In a similar example, the rules of the road also say that a car must make a left turn into the lane corresponding to the lane they started in: for a cyclist to do that would put her in the innermost lane of a four-lane road – a dangerous, dangerous place to be for a bike. Then again, when was the last time you heard of a driver being pulled over for turning left into the wrong lane? There is an unspoken understanding that some rules are less mandatory than others. I think the same holds true for cyclists, and the rules they choose to bend or break.
This is where Lauren Cheal’s opinion, that bike commuters do “whatever they need to do to get home safely” comes in. Within the understanding, of course, that you remain predictable, and visible. Knowing what that means comes with experience as a cyclist and as a driver, and if you’re a cyclist who has never learned to drive, I’d suggest you read the Highway Traffic Act, learn what’s expected of cars, and apply it – or take a CanBike course. There may be times when you choose to act outside the rules, but those choices should be educated ones. You should be making them in consideration of your safety and the other people around you. You should know why you’re taking the action and be able to justify it. Much as I don’t want to encourage bending or breaking the rules, sometimes I feel you have to, to protect your safety. (And sometimes, I admit, I ask myself “what’s the harm in breaking the rules here?” and if the answer is “none,” well … cutting across that empty lot or down that short, deserted stretch of sidewalk doesn’t hurt anyone, does it? It’s a judgment call.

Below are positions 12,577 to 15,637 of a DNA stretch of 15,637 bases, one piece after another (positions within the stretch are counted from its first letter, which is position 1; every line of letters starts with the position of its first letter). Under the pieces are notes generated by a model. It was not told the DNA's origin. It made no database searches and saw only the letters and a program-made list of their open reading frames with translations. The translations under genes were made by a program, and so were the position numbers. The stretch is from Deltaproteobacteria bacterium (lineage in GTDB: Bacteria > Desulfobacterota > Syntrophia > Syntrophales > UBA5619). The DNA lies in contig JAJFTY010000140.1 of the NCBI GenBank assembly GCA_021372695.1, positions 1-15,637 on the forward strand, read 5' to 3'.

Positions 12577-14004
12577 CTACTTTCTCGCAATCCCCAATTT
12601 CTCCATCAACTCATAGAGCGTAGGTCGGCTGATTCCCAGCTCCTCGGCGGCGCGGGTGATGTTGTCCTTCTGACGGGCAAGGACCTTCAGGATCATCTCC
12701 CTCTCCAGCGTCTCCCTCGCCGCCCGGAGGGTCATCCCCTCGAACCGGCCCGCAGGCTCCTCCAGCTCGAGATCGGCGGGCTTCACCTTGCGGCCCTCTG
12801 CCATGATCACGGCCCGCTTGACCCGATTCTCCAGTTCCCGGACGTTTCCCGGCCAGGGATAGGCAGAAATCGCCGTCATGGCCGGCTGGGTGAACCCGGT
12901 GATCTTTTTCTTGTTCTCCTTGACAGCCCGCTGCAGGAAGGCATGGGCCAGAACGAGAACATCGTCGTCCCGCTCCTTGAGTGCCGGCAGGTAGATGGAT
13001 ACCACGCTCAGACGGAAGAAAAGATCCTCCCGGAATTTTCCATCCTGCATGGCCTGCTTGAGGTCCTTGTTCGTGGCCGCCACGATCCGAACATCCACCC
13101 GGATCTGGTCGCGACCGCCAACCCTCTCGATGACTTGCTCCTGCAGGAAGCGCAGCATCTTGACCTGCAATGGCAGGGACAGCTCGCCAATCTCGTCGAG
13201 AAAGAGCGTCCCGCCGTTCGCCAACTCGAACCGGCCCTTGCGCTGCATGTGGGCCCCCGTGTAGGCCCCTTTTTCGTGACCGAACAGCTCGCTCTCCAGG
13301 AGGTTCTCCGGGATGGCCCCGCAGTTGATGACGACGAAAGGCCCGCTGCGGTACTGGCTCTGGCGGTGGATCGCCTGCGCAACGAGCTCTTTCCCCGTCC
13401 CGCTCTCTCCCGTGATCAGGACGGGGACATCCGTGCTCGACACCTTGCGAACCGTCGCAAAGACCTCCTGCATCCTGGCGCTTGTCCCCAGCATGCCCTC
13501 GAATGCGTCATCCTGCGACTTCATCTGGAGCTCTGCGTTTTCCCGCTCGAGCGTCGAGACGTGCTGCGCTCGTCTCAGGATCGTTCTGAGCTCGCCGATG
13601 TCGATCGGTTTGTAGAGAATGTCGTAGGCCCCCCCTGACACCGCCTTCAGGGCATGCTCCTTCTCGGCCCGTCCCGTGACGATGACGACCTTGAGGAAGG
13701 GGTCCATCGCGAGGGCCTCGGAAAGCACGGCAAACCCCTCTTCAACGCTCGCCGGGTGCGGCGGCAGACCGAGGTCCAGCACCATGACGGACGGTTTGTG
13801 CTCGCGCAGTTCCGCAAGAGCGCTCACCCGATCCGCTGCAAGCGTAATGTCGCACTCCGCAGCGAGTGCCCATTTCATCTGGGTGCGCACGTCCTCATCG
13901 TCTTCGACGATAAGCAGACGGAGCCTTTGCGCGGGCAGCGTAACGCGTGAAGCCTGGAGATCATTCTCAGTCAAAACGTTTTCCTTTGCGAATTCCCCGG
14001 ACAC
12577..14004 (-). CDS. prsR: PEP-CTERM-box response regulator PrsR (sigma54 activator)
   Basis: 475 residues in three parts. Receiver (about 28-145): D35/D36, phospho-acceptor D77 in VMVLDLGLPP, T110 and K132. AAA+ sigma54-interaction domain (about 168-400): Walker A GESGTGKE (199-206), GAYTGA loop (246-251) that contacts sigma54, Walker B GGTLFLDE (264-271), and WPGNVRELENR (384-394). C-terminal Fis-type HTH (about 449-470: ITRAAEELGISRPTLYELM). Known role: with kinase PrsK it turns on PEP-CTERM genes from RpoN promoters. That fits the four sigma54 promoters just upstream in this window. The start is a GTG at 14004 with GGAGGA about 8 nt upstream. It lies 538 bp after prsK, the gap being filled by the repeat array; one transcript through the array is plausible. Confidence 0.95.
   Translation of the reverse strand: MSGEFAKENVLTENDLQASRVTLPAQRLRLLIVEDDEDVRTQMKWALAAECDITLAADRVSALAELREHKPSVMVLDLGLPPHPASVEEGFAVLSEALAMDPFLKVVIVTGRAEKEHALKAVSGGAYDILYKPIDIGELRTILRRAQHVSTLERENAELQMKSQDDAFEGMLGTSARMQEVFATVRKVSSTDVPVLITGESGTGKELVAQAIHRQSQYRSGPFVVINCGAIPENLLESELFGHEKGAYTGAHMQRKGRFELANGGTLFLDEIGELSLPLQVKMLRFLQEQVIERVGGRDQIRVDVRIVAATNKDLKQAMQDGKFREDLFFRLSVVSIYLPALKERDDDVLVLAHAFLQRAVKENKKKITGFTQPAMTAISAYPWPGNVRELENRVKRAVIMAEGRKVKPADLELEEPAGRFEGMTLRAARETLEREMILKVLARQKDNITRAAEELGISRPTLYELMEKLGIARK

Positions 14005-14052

But in general, the rules of the road – particularly the ones that are likely to be enforced – make sense, and the more cyclists obey them (I argue) the safer we all are, because motorists will begin to know what to expect of us.
photo by Frank Hebbert